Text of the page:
Biografi

Mitt hovudarbeidsområde er sjukdomar relatert til fruktdyrking. Forskarkarrieren min starta med ei doktorgrad om rotne moreller. Etter det har eg hatt fokus både på rotne eple, plommer og moreller i tillegg til viktige sjukdomar på trea som frukttrekreft og bakteriekreft. Forskinga har vore anvendt og med fokus på problemstillingar som er viktige for heile verdikjeda i fruktnæringa. Delar av arbeidet vert difor gjort i nært samarbeid med pakkeri og planteskular.

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Det er utført forsøk med soppmidler i bygg, løk, gulrot og eple. I bygg er det testet ulike varslingsmodeller i VIPS mot byggbrunflekk. I løk er det testet ulike beisemidler for å forebygge soppsjukdommer og sikre god løkkvalitet fra starten. I gulrot er det utført forsøk mot gropflekk og ulike lager- og bladflekksjukdommer både i felt og på lager. I eple er det gjort forsøk for å finne nye midler mot lagersjukdommer.

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Bacterial canker, caused by Pseudomonas syringae pv. syringae and pv. morsprunorum, is one of the most important diseases of stone fruit trees (Prunus spp.). The pathogen infects buds, flowers, fruitlets, leaves and shoots, from which the disease spreads to the branches, boughs and trunks, causing necrosis and cankers. The efficacy of different chemical and biological products for the control of bacterial canker on stone fruit trees was tested in 2018–2021. The experiments were conducted in sour cherry, plum and sweet cherry orchards in central Poland. Foliar application of the tested preparations was performed three times a season. The biological efficacy of the tested products in the control of bacterial canker was evaluated on sour cherry on the basis of infected leaves and fruits and on plum and sweet cherry on the basis of infected leaves. The highest efficacy was observed for products containing various forms of copper—copper oxide, copper oxychloride and copper hydroxide—as well as fertilizers with copper gluconate and the fungicide Luna Care 71.6 WG (fluopyram and fosetyl-Al). However, the biological preparations were significantly less effective. The conducted studies showed that preparations based on copper gluconate can be a valuable alternative to typical copper fungicides.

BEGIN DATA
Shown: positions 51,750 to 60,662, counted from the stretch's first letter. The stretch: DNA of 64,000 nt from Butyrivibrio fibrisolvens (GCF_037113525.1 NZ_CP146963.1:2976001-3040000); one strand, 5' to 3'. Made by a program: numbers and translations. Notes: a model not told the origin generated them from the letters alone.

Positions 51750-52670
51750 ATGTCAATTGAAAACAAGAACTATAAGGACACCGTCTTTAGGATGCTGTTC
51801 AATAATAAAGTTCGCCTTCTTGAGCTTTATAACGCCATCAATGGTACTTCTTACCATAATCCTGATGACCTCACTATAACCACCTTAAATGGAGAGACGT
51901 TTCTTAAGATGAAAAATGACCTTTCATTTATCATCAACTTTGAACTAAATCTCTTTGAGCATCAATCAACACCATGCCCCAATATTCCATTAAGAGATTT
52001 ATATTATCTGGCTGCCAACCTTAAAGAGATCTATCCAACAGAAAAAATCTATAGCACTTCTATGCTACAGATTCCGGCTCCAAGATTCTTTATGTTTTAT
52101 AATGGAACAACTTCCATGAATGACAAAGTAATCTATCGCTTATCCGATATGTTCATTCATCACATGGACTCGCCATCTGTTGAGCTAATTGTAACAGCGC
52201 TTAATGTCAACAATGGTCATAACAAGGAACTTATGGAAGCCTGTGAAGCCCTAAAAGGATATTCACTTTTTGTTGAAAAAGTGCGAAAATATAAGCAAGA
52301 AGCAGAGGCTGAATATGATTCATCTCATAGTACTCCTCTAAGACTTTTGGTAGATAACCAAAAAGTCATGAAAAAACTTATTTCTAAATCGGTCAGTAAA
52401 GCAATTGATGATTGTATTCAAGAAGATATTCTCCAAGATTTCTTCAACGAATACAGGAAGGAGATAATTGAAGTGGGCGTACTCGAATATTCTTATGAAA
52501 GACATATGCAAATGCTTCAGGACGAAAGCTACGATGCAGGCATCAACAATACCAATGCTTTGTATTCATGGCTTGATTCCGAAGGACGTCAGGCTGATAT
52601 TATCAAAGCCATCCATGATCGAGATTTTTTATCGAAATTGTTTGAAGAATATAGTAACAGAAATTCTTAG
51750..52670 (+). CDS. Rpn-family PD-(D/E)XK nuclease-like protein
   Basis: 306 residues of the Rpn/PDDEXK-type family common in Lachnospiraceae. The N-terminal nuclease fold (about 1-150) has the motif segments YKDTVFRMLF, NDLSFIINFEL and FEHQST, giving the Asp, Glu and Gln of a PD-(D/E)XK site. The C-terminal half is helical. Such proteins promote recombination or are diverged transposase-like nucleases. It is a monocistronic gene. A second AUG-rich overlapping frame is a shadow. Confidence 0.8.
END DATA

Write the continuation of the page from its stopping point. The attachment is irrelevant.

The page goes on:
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The combination of preharvest treatments with calcium chloride and fungicides, and storage of maturity graded fruit were assessed in five European plum cultivars. At harvest, samples of fruit within a commercially suitable range in ripening were divided into two categories: less-ripe (tree ripe-) and more-ripe (tree ripe+). The fruit were stored for 10–14 days at 4 °C followed by 2–3 days at 20 °C before the assessment of fungal decay. If calcium chloride was applied six times each season, postharvest fruit decay was significantly reduced in four of nine experiments, with a total mean reduction of around 50%. Two calcium applications in combination with a fungicide treatment reduced decay by approx. 60% compared to the untreated in one experiment. In six of seven experiments there was no effect of preharvest fungicide applications. In six of 10 experiments, fruit of the category tree ripe- had fewer fruit with fungal decay after storage than the tree ripe+fruit. The higher incidence in the category tree ripe+fruit was primarily due to brown rot, Mucor rot, and blue mould. For the category tree ripe+, there was two to ten times more decay than on tree ripe- fruit after a simulated shelf-life period. To ensure low incidence of fungal decay, fruit of commercial harvest maturity may thus be separated in two ripening categories, one for rapid distribution to the market (tree ripe+) and another for extended distribution time (tree ripe-).